Protesters Across North America March for the Boreal

Thanks to Greenpeace for passing along this news about Thursday’s protests acoss the US and Canada:


Kimberly-Clark, Victoria’s Secret and Xerox Asked to Stop Destroying Ancient Forests for Disposable Paper Products

WASHINGTON – Leading international environmental organizations coordinated efforts today at more than 350 protests and events across the U.S. and Canada, calling on companies to end the destruction of North America’s largest ancient forest, the Boreal. As part of an international Day of Action to raise awareness about threats to the Boreal, the groups demanded that companies such as Kimberly-Clark, Victoria’s Secret, and Xerox stop using paper that comes from endangered forests in the Boreal in their tissue products, catalogs and copy paper. In addition, advertisements began running in the New York Times and online with FoxNews to highlight the importance of this critical forest.

Protests and events were held in cities as diverse as Birmingham, Ala.; Edmonton, Alberta; Halifax, Nova Scotia; Las Vegas, Nev.; Seattle; Toronto; Tulsa, Okla.; and Wichita, Kans. In suburban Atlanta, activists protested outside of Kimberly-Clark’s operations headquarters, where the company’s vice president of environment and energy works.In New York City, Reverend Billy and his Church of Stop Shopping preached outside the Victoria’s Secret in Herald Square and performed a skit involving “saving” a fallen Victoria’s Secret angel.

“The Boreal is irreplaceable, not disposable,” said Brant Olson of Rainforest Action Network.“The Boreal is one of the last great forests on Earth that has not been completely ravaged by unsustainable industrial resource extraction. We will continue to support indigenous communities in their struggle to protect these ancient forests on their ancestral homelands from being turned into disposable paper products by U.S. companies like Xerox.”

“Thousands of concerned citizens in cities across the country are letting companies know that they do not want ancient forests turned into throwaway paper products when viable alternatives exist,” said Pamela Wellner, Greenpeace forest campaigner. “Shoppers are using their dollars to demand that companies like Kimberly-Clark become responsible corporate citizens.”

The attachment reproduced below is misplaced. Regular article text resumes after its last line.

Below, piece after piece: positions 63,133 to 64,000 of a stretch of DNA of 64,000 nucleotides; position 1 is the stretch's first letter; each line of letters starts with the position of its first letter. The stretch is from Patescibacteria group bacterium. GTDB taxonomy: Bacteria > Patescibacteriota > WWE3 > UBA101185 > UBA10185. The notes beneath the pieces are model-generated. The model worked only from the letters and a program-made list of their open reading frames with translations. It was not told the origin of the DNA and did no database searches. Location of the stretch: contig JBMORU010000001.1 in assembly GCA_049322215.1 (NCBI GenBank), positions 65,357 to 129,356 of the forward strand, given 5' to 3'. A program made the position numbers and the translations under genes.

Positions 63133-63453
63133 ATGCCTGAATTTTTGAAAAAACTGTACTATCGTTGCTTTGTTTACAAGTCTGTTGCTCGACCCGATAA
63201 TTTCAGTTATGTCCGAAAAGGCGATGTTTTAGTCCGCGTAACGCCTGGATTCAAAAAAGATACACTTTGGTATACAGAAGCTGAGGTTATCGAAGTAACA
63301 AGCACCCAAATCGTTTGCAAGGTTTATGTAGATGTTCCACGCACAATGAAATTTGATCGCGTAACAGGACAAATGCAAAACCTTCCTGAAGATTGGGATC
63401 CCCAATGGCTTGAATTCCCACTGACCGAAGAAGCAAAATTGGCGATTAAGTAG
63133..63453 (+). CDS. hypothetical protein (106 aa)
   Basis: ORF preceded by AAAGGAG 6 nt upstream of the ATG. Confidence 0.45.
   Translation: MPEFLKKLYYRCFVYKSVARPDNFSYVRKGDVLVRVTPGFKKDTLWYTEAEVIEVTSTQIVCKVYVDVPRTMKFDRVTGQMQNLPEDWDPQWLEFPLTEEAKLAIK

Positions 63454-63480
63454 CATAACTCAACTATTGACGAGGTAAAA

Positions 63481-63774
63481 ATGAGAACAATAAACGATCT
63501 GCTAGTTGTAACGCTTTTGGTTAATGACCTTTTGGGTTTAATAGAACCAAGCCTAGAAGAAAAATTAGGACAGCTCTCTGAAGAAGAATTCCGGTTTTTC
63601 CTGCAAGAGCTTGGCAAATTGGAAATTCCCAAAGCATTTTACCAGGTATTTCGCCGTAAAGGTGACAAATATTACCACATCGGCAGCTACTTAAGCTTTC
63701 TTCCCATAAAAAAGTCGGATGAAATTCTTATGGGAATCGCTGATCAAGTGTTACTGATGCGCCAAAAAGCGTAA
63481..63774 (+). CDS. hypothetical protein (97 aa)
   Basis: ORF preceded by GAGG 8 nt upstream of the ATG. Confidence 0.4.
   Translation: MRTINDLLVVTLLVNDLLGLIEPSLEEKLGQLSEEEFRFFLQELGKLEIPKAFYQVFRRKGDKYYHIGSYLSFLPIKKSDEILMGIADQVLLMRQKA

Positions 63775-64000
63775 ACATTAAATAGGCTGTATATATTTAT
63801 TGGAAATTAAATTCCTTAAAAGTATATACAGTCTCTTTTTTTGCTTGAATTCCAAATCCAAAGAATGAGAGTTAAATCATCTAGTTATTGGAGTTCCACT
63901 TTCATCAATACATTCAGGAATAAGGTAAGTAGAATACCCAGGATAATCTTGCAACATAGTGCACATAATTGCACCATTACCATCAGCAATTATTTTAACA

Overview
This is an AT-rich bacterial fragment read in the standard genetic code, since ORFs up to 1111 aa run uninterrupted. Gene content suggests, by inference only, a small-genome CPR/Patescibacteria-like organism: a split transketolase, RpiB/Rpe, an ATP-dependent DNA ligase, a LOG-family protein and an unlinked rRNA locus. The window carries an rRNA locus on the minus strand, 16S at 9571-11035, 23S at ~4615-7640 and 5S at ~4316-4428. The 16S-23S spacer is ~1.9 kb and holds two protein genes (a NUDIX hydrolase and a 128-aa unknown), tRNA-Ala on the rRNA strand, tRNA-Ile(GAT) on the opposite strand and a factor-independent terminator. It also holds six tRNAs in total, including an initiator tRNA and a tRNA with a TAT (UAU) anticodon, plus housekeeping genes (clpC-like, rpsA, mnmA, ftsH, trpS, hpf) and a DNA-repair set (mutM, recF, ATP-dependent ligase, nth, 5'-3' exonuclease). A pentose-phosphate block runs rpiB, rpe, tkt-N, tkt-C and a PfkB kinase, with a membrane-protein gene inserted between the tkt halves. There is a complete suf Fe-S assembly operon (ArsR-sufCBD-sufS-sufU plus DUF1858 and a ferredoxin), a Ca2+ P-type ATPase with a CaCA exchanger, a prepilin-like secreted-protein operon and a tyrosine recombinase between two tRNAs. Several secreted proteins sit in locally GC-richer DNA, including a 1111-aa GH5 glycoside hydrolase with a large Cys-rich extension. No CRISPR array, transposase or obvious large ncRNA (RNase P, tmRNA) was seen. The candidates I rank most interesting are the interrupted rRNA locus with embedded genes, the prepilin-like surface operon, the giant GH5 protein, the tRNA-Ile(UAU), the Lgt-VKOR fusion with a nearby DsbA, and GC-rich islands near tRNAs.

Roughly 13 times the size of California, the Boreal stretches across North America from Alaska to the Atlantic Ocean, forming part of a “green halo” of forest that encircles the Earth just below the Arctic tundra. The Boreal comprises 25 percent of the planet’s remaining ancient forest and is considered as important to global environmental security as the Amazon. Some of the Boreal’s key environmental services include regulating global climate, cleaning the air, purifying water, and serving as a lifebank in a time of unprecedented extinction. Less than eight percent of the Boreal is protected, and approximately half has been designated for resource extraction by the Canadian government. The United States is the largest consumer of wood products from the Boreal, which is logged mostly to provide fiber for throwaway items such as junk mail catalogs, facial tissue, toilet paper, copy paper, magazines, and newspapers.

“The Boreal forest is a key regulator of the world’s climate, and it is being turned into junk mail,” said Lafcadio Cortesi of ForestEthics. “Are we really supposed to stand by while Victoria’s Secret turns one of the earth’s few safeguards against global warming into catalogs?”

North America’s Boreal forest is one of our last great wilderness forests,” said Susan Casey-Lefkowitz, senior attorney for the Natural Resources Defense Council. “It is a crime to destroy it to make tissue and toilet paper that are used once and then thrown away.”

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